Comics turned into movies: A brief overview
This was prompted by a Facebook post by former Superman writer Martin Pasko, who decried the current state of the two big comic companies, now owned by Disney and Warner. In the thread, it was noted that the 2013 blockbuster movies based on comic characters features characters, with few exceptions, from fifty years ago or more. I was tempted to see how much of a trend this really was. Sorry for using Wikipedia as a main source, but I was in a hurry.Popeye
; First appearance: Thimble Theater (comic strip), January 17, 1929. Popeye quickly became the featured character and later the strip took his name.
First appearance at the movies: Popeye the Sailor
. The Fleischer cartoons starting in 1933 and continuing, off and on, for twenty-five years.
First appearance in radio: 1935
First feature length film: Well, I'm going to give two dates. The Fleischer studios produced 108 Popeye cartoons, 105 in black and white. The remaining three were two reelers (double length, about a half hour), starting with Popeye the Sailor Meets Sinbad the Sailor
in 1936. However, a true live-action feature length movie had to wait until the Robert Altman Popeye
with Robin Williams in 1980.
So... Popeye went from origin to cultural icon in the movie theaters (and eventually on tv) in just a few years, but waited many years for a live action film. And is still waiting for a good one.Superman
. First appearance: Action #1, June 1938
First appearance at the movies: Superman
The Fleischer animated seres 1941-43.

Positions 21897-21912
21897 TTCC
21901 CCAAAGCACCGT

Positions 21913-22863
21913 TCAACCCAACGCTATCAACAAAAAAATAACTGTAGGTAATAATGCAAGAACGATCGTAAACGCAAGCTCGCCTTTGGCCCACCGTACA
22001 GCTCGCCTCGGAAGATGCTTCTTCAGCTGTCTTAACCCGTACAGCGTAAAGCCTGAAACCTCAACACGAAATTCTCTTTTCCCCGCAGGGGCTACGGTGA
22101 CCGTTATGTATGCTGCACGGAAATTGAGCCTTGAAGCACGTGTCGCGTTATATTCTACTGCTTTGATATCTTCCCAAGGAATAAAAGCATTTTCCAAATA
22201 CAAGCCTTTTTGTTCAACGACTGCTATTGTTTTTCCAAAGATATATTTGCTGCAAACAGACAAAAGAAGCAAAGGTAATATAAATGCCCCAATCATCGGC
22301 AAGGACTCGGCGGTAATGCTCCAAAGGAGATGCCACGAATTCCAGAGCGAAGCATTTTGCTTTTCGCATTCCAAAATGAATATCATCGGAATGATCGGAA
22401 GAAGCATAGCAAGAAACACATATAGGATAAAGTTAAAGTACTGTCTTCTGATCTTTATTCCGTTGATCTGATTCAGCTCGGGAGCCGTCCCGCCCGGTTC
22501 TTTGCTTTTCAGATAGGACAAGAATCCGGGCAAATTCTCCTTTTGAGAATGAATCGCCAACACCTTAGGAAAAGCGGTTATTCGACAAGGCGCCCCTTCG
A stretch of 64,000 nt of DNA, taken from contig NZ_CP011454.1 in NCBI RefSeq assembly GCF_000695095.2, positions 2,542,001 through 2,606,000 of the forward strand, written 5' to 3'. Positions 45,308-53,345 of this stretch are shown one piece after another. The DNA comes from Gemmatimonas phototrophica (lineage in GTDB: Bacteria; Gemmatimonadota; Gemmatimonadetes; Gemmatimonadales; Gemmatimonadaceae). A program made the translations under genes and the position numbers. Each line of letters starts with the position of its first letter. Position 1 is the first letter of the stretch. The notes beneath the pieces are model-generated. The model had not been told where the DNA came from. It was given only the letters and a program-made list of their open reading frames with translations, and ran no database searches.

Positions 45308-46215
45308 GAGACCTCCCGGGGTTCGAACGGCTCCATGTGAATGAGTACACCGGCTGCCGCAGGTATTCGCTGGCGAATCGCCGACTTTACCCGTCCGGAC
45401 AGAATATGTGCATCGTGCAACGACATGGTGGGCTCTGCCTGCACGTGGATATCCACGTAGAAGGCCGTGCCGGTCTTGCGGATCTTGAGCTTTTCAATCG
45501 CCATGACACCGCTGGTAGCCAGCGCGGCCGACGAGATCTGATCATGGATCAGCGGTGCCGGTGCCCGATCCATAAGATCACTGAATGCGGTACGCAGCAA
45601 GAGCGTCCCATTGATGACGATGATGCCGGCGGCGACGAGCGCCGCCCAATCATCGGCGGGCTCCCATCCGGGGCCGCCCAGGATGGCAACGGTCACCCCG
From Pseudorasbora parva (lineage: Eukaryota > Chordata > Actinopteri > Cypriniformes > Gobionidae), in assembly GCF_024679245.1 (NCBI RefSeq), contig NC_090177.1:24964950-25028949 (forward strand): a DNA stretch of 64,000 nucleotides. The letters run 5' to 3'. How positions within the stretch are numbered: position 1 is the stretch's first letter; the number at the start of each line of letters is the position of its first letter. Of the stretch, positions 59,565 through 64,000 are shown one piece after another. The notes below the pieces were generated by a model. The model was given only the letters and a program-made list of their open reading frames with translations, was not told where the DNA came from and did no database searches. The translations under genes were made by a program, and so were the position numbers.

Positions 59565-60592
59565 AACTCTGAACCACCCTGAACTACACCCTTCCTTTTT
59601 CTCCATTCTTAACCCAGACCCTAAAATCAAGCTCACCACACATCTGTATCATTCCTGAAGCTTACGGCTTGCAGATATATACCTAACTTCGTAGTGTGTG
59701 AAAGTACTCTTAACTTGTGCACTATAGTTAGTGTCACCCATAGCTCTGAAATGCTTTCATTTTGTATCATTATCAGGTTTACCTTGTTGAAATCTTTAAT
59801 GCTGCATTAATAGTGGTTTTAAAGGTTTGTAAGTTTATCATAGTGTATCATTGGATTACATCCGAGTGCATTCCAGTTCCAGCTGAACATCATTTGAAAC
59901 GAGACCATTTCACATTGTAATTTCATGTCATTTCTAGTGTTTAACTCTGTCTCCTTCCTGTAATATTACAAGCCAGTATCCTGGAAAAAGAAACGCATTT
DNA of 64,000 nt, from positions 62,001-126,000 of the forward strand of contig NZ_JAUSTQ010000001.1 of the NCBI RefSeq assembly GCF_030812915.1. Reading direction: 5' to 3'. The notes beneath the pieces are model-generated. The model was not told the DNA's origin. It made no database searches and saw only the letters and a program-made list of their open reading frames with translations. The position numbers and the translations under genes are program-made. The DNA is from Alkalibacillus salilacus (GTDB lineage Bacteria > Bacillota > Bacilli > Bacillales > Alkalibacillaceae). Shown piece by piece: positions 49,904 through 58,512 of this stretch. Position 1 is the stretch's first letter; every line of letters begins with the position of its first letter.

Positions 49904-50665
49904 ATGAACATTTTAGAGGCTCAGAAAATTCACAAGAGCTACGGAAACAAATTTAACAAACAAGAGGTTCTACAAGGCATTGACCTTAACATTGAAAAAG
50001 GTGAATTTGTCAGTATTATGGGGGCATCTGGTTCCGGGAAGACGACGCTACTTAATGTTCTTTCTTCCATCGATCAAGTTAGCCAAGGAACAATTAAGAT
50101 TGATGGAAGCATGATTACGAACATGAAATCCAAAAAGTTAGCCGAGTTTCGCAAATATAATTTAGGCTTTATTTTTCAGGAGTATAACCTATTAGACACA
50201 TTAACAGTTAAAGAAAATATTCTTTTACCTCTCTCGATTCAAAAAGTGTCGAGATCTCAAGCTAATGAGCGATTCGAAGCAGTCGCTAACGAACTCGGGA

First appearance in film: Superman
: A serial in 15 chapters, 1948
He was at the 1939 New York World's Fair (in 1940), on the radio in the 40s and on tv in 1952.
So... Superman went from origin to being on the big screen in three years, but waited nearly ten years for his first live action film serial.( much more under the cutCollapse )
What does this tell us?
I hope this small sample of list of English-language comics turned into movies
adds some perspective to Disney's buyout of Marvel and Warner's ownership of DC. Basically, with few exceptions, comic books were
a great way to introduce the American public to a character. Then came tv, movies, CGI and big budgets. Comic books writ large can make it in the movies, but only if the characters are well established and their backstories well-known.
Comic books used to drive people's perception of the heros. Spiderman's unsung hero was Steve Ditko, who gave the hero a distinctive look. Don't step on Superman's cape. The Dark Knight is an image as well as an action. Captain America never gives up.
Now... not so much. We have remakes and reimaginings. I don't particularly begrudge anyone for trying, but they don't succeed all that often. I'd like plenty of movies and tv shows much better if they gave a nod to the influences rather than trying to reinvent a character and tripping over their cape.
But that's just me.